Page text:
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More insight on Syrian thinking

The New York Times interviewed Rami Makhloof, who offers insight into the psyche of the Syrian regime.

Troubled by the greatest threat to its four decades of rule, the ruling family, he suggested, has conflated its survival with the existence of the minority sect that views the protests not as legitimate demands for change but rather as the seeds of civil war.

The article makes it apparent that the regime will continue to fight.  In fact, they have no reason not to.  The article also offers some insight on the strategic political and economic outlook of Syria.

Mr. Makhlouf represents broader changes afoot in the country. His very wealth points to the shifting constellation of power in Syria, as the old alliance of Sunni Muslim merchants and officers from Mr. Makhlouf’s Alawite clan gives way to descendants of those officers benefiting from lucrative deals made possible by reforms that have dismantled the public sector.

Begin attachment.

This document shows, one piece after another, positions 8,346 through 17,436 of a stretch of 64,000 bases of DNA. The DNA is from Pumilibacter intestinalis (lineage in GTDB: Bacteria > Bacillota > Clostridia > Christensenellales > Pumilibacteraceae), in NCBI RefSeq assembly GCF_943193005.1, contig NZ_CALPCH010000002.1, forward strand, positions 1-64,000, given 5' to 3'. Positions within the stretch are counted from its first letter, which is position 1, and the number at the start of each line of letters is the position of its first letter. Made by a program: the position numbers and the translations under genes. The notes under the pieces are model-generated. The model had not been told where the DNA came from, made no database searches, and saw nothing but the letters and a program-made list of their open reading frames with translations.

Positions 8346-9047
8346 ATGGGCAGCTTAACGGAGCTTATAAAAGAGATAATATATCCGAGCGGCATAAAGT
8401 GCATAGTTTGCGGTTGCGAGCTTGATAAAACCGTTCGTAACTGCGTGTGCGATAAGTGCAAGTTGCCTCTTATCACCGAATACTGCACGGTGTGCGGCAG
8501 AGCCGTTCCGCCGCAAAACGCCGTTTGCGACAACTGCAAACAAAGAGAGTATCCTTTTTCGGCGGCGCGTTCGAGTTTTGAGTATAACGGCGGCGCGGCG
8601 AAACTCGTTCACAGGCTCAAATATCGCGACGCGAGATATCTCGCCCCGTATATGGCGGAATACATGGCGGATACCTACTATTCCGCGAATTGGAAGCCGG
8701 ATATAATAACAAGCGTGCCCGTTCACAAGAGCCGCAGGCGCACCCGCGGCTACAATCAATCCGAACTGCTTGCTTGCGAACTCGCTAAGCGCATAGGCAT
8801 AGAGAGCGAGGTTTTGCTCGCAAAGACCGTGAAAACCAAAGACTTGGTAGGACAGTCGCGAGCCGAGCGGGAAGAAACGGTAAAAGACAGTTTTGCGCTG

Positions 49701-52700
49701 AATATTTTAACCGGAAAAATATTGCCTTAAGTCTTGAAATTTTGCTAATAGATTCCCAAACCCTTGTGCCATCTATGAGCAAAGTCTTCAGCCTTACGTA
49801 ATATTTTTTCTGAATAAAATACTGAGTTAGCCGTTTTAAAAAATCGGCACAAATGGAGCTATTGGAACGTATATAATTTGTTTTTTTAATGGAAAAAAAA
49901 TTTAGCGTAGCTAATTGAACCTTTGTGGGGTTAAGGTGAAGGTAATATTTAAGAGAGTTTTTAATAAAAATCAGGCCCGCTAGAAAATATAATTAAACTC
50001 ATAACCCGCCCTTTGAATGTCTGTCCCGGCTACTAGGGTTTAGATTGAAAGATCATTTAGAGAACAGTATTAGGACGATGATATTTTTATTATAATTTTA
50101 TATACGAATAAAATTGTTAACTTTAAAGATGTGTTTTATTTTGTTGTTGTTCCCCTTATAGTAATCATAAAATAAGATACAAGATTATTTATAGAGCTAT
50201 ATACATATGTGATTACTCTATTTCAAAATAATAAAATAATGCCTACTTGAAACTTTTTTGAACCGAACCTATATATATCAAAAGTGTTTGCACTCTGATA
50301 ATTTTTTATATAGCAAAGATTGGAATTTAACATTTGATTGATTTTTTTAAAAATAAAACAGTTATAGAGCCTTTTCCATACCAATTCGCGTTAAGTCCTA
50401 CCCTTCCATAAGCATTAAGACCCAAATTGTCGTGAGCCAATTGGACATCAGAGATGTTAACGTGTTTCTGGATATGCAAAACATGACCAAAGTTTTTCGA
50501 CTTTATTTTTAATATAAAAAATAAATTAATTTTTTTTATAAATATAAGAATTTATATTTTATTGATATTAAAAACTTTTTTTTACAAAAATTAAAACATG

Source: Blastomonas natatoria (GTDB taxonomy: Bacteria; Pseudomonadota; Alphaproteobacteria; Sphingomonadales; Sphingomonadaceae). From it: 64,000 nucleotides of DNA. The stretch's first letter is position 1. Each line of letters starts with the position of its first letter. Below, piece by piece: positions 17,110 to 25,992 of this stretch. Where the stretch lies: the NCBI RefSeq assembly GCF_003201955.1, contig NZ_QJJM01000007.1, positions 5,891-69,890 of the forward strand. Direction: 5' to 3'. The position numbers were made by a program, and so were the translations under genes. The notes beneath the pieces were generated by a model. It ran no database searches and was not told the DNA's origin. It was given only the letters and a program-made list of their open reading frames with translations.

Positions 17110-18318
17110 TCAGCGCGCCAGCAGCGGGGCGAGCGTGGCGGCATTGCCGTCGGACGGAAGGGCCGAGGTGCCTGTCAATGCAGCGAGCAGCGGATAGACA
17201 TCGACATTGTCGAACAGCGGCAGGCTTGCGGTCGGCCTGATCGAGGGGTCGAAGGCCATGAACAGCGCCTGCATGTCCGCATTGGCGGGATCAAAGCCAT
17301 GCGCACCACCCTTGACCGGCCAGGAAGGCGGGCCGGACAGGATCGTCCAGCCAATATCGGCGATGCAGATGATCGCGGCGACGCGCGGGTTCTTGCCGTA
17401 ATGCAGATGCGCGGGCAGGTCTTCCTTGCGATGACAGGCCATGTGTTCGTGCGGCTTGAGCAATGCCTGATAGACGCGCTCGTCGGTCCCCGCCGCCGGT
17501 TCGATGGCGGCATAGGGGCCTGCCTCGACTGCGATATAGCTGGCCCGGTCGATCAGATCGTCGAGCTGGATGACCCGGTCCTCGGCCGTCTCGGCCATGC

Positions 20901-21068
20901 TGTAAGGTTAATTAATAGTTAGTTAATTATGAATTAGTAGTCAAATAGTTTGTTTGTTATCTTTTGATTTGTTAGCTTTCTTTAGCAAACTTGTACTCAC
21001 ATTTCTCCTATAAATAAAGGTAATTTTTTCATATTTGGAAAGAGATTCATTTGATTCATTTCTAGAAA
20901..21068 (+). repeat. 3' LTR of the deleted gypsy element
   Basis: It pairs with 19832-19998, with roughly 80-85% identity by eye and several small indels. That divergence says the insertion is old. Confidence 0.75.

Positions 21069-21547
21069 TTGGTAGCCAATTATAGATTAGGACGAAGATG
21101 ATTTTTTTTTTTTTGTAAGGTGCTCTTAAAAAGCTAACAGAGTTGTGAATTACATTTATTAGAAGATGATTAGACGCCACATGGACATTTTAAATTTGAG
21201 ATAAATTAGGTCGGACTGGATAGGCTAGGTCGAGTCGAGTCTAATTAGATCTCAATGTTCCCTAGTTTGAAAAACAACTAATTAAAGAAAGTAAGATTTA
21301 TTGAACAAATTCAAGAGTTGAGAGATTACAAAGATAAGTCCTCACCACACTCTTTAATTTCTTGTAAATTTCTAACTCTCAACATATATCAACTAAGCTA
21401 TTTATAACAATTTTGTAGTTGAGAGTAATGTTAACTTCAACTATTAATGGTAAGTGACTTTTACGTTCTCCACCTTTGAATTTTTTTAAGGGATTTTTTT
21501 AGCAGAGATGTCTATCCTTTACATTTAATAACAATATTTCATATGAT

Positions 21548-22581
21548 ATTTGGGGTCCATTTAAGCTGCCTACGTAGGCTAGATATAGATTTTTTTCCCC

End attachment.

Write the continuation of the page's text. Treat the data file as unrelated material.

He serves as an instrument, too, in Mr. Assad’s vision of economic modernization, where Syria serves as a crossroads of regional trade and a hub for oil and gas pipelines that link Iraq and the Persian Gulf to the Mediterranean and Europe. Cham Holdings, a vast conglomerate with a portfolio of $2 billion, in which Mr. Makhlouf owns a quarter of the shares outright, is at the forefront of that faltering scheme.

Turkey’s recent anger at Syria’s crackdown has fed feelings of betrayal in the government because Turkey was viewed as a centerpiece in that vision. Concerns are growing, too, over the uprising’s economic impact, deepened by Syria’s growing isolation and flight of capital — a legacy that may very well prove more threatening to the government than the protests.

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